Leaders are Learners: Three Motivational Lessons From Warren Bennis

Life Long Learning, Note 06

What is great about this post (for me) is that Warren Bennis was one of those early and sustained sources of learning. He guided me in my own learning about leadership and my work at being a leader. I would read what he said, and I would try it out. I would engage with his most inspiring ideas and I would seek to put them into practice. Warren Bennis helped me understand that leaders are learners and that great leaders are great at learning. Here are three thoughts and some commentary about them.

Warren Bennis quote, taking charge of your learningONE:
Leaders learn by taking charge of their learning.

No one but you can be responsible for your learning. Others can help you. Others can provide resources. But ultimately, the only one who can take charge of your learning is YOU.

You are the one who has to find the inner energy, drive, motivation, longing, desire and rationale for learning. Learning takes time. It costs you something. It is a process that can never end. You have to be in this learning process for the Long Haul (i.e. Life Long). 

You are not only responsible for your own motivation to learn, but likewise - the direction of your learning. You have to have sufficient self-awareness about your gifts, strengths, passions, inclinations, needs, interests, possibilities and potential... And then, design your learning accordingly. Again, others can offer help, support, advice, correction and so on, but ultimately You are responsible for the direction and content of your learning. Pray, reflect, plan, figure it out.

I am nearing the end of a mentoring process where I am working with nine leaders. I designed a learning experience for them that lasted for a year. They were all highly motivated to be in the process. They had discerned their need for this and they had the desire for it. I provided the learning environment, context and resources.

As we finish this year long program, i am guiding them in designing their 3-5 year learning plan. Ultimately, it is their responsibility to figure out where they will direct their learning and to come up with the motivation to work their plan. I am full confident that each person will actually do this. Very exciting possibilities for these leaders who are taking charge of their learning.

Warren Bennis quote, learning from excellenceTWO:
Leaders learn from excellence

Oh does this idea ever inspire me. Many (many) years ago, Bill Hybels of Willow Creek Community Church provided what has become a "leadership proverb" for me.

Excellence honors God and inspires people!

Yes it does. At least it does me. But in reality, it does most people. This is what Bennis is saying in this thought. Excellence is a better teacher than mediocrity. Sadly, mediocrity is everywhere. Everywhere there are just average leaders and just pretty good (almost) organizations. We have mediocrity in our schools, our businesses, our politicians (okay - there we have just plain BAD), our churches...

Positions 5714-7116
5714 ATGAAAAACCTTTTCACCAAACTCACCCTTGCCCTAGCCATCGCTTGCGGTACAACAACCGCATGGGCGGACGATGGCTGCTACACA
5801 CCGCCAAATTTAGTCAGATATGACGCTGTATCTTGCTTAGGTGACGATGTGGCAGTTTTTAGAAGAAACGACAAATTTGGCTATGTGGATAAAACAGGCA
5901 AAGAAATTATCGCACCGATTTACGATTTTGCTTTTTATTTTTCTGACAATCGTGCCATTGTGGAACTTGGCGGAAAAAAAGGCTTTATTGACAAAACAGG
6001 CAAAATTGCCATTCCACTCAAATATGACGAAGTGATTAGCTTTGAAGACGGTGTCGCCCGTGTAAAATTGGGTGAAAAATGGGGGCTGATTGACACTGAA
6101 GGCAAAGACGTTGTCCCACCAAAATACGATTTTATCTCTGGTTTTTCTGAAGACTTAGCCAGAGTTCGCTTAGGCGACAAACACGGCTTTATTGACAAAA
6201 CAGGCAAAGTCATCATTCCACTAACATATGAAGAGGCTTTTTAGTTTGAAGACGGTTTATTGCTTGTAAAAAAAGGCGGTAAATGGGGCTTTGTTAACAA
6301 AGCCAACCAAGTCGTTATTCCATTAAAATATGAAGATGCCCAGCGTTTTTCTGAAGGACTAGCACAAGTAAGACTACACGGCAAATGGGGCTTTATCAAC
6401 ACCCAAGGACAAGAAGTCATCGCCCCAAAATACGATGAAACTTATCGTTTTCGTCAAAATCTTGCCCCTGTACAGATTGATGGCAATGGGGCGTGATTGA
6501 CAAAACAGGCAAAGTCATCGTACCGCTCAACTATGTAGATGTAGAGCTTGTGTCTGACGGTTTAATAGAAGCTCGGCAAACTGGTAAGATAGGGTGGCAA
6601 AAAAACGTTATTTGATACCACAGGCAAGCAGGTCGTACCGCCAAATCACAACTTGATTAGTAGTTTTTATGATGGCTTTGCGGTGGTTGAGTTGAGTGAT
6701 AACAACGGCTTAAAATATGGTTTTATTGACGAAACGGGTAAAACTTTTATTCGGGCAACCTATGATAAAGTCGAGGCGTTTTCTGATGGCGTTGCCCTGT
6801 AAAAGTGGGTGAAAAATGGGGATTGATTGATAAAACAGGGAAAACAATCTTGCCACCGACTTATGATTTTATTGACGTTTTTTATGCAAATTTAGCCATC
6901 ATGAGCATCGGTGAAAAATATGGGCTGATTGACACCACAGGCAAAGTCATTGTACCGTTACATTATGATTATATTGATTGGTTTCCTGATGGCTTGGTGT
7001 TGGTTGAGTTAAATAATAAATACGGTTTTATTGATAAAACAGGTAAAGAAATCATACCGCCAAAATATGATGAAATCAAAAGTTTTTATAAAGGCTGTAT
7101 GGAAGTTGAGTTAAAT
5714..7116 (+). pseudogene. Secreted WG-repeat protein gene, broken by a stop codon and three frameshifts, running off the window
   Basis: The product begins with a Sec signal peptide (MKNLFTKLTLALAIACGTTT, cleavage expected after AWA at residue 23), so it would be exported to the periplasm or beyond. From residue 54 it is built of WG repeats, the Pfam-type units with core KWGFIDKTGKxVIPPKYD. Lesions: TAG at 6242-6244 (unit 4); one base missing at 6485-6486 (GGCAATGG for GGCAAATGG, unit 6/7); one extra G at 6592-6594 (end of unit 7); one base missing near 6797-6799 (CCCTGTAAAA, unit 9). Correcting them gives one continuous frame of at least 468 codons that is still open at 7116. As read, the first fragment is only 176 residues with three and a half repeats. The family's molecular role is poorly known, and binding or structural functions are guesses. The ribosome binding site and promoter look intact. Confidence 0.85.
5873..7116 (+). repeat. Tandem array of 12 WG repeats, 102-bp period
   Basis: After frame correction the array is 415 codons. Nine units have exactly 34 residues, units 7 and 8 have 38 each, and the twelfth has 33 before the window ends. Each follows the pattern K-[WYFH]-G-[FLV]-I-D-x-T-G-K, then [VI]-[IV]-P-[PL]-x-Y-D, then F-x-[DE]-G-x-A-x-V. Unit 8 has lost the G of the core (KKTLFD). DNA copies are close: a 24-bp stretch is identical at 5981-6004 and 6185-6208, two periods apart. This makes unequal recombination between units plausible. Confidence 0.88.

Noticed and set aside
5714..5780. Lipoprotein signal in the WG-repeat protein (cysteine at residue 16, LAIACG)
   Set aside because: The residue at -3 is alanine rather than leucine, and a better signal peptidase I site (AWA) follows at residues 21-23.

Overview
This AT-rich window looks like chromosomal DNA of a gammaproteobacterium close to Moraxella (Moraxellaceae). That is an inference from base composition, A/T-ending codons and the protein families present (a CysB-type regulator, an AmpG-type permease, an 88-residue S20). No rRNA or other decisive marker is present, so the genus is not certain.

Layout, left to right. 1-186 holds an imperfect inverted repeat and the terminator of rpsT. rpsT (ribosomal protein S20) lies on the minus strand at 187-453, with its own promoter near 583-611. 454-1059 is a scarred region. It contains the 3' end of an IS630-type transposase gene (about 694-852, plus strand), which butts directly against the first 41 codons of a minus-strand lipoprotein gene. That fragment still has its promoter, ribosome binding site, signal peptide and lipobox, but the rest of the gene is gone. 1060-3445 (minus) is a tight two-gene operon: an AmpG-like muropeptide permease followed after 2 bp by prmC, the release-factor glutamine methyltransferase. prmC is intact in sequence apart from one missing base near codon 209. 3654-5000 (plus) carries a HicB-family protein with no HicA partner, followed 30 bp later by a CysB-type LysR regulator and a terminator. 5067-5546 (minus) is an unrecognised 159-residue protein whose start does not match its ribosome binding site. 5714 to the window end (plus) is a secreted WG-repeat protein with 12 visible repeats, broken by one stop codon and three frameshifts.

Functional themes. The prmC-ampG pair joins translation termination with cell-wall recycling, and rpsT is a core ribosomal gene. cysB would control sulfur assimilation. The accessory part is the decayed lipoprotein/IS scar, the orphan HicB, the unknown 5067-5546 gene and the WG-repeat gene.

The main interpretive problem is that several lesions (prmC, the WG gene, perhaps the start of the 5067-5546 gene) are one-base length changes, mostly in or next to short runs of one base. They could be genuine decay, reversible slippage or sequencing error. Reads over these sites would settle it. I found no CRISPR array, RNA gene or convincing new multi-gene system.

Mediocrity is not inspiring and it does not deserve to be imitated.

Instead, Bennis recommends we find what is excellent and allow it to be our inspiration and our example. That is what we imitate - not slavishly, but innovatively.

Look around you.
Where do you see beauty?
Where do you find profound truth?
Where do you find relentless drive for creativity?
Where do you find compelling and rigorous strategy that is implemented?
Where do you discover very high standards for quality?
Where do you find energized people giving their very best (and a lot of it at that)?

That is what you want to learn from? It is not an accident that the Apostle Paul gives us the pinnacle example of wondrous excellence when he describes the mysterious, servant leadership way of Christ in Philippians 3:1-11 and tells us to look to Jesus and follow that model. If you haven't read this highest standard of beautiful excellence, check it out and be inspired.

Leaders learn by actually leading.

Okay, this got longer than I thought - so let me be much briefer on this thought from Bennis.

You can learn some things about leadership by reading about leadership, thinking about it, studying it, analyzing it, and blogging about it. But you really learn leadership by actually leading.

You learn to lead by getting in the trenches, where the rubber meets the road, where the stuff hits the fan, where it really matters, where there are actual consequences, where something is at stake.

You learn to lead when you face problems, challenges, difficulties, struggles, obstacles and even crises. You learn when you fall short, fall down, and generally fail.

It hurts. It is hard. But oh do you learn. And you either grow up as a leader or you drop out.

So, as a writer-teacher about leadership, I am never SATISFIED by giving you some ideas, no matter how good they are. I want you to take them with you during your day. Reflect on them. Put them into practice. Watch them in action. Make adjustments. Tweak them. Refine them. Or throw them away and look for something better.


So in that spirit, today if you:

(1)  take charge of your learning,
(2)  find excellence to be your teacher, and
(3)  actually do something as a leader . . .

it will be a good day of leadership learning. String some of those days together and you begin to form habits of learning as a leader. Sustain that for a time and you will see the results you desire.

Brian K. Rice
Leadership ConneXtions International